It's dry now but Libertyville neighborhood targeted for stormwater reduction

  • Simple methods to divert runoff from downspouts and ultimately local waterways are being suggested for a test program in the neighborhood near Butler Lake in Libertyville.

    Simple methods to divert runoff from downspouts and ultimately local waterways are being suggested for a test program in the neighborhood near Butler Lake in Libertyville. photo courtesy of lake county stormwater managemen

Posted7/9/2012 5:56 PM

Despite parched conditions in recent weeks, residents in one Libertyville neighborhood are asked to pay closer attention to how much rain flows off their roofs and driveways.

The timing is coincidental, but occupants of 41 homes comprising a square block just east of Butler Lake -- the area generates 2 million gallons of runoff in an average year -- have been contacted to participate in what would be a first of its kind program in Lake County.


Using simple measures, like diverting downspouts, the intent is to reduce the amount of stormwater -- and in turn pollutants -- that flows into the lake each year.

The test downspout redirection project being pursued by the Bull Creek-Bull's Brook Watershed Council, the Lake County Stormwater Management Commission (SMC) and Conserve Lake County, would become a small but potentially important piece of an overall plan to improve waterways within a 14-square mile area.

"One of the biggest issues is just the volume of stormwater runoff that comes from impervious surfaces," says Patty Werner, planning supervisor with the SMC. "We decided to focus on making a fairly significant difference by reducing the amount of runoff from rooftops to waterways."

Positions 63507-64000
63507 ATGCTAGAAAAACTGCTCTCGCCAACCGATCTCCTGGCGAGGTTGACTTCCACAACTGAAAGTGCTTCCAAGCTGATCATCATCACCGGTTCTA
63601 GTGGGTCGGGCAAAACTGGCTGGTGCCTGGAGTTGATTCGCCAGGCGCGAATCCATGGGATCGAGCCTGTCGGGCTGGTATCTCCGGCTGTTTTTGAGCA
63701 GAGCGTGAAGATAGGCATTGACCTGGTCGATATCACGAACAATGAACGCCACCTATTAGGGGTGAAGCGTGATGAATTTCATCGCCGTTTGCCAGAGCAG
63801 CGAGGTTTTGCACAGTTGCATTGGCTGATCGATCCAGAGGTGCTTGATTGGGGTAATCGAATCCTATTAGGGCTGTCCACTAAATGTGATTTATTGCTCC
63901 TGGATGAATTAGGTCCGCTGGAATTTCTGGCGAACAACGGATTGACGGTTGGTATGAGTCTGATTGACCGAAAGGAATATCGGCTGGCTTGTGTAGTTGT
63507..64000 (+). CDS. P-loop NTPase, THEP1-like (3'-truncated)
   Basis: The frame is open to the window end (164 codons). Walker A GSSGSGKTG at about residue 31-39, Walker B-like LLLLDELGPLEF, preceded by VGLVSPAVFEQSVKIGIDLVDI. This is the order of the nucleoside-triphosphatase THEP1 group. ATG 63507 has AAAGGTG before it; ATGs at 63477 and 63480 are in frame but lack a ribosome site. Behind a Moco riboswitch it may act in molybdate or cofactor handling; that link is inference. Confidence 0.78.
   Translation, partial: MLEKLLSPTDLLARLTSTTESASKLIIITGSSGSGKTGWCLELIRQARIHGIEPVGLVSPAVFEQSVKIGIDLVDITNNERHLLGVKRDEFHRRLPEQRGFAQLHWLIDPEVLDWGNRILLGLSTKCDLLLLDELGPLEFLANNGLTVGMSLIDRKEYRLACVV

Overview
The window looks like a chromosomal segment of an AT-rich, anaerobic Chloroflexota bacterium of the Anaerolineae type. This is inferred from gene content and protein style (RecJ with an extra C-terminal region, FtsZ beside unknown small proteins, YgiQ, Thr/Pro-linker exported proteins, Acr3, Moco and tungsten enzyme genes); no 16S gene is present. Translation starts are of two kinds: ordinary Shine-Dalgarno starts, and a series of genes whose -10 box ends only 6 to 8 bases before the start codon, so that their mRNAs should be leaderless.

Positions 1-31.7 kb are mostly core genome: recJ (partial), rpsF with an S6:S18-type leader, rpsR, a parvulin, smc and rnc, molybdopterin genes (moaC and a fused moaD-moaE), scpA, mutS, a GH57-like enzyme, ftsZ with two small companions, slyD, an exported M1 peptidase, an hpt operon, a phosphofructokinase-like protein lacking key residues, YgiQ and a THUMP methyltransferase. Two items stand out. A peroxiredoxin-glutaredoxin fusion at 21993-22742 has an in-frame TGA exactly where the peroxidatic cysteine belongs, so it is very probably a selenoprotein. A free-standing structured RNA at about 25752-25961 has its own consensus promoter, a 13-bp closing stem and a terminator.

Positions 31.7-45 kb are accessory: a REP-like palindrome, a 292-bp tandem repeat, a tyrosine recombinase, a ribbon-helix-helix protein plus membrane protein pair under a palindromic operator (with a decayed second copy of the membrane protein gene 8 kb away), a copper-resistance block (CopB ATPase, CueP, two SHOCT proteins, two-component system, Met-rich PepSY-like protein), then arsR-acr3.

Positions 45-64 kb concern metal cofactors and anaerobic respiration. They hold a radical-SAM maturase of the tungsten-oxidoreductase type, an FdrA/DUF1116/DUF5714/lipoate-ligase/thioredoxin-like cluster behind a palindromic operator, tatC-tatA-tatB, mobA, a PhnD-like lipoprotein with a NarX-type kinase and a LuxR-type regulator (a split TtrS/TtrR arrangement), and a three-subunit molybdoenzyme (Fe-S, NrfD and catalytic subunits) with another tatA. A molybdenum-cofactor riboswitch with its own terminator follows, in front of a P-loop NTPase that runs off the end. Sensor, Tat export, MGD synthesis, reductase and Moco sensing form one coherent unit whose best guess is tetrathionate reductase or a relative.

A network of streams, lakes, wetlands, prairies, savannas and woodlands comprise the natural portion of the watershed, which includes parts of Libertyville, Mundelein and Grayslake.

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But high loads of nutrients and road salt, as well as erosion generated by stormwater runoff from the 43 percent of the landscape that is developed, challenge the health of waterways, experts say. Stormwater that flows into the storm sewer system also can carry other chemicals such as pesticides, insecticides and oil.

Most of the watershed-related efforts have involved "in ground" projects, such as permeable pavers or stream restoration, Werner said, but the program this year involves education and outreach. Targeting an entire neighborhood was determined to be worth a shot.

"A home here and a home there doesn't show the impact 41 homes would have," said Joe Marencik, project coordinator. "We're providing guidance, input and advice. Most of the supplies, if they participate, are pretty cheap."

Letters with pre-addressed stamped postcards last week invited residents in homes bordered by Lake and West streets, Lange Court and Cook Avenue to participate and included pre-addressed stamped postcards.


"Did you know that stormwater runoff from your property ends up in Butler Lake, Bull Creek and the Des Plaines River?" residents were asked.

Overall, a typical 1-inch rain generates 57,880 gallons of stormwater runoff from those homes, residents were told. That amounts to more than 2 million gallons in a typical year or the equivalent of filling a football field six feet deep.

How to change that? The answer can be as simple as redirecting downspouts away from driveways, walkways or sidewalks and onto lawns or landscaped areas. Downspouts with direct storm sewer tie-ins can be disconnected and the water allowed to soak into the ground, and rain barrels and rain gardens can be used to capture and use the runoff.

"It's nothing overly complex," Marencik said.

As an incentive, the local Ace Hardware will offer 20 percent off supplies needed to retrofit downspouts.

A workshop will be held if there is enough interest and the program could be expanded.

"It's kind of a showcase for us if it works well," Marencik said.

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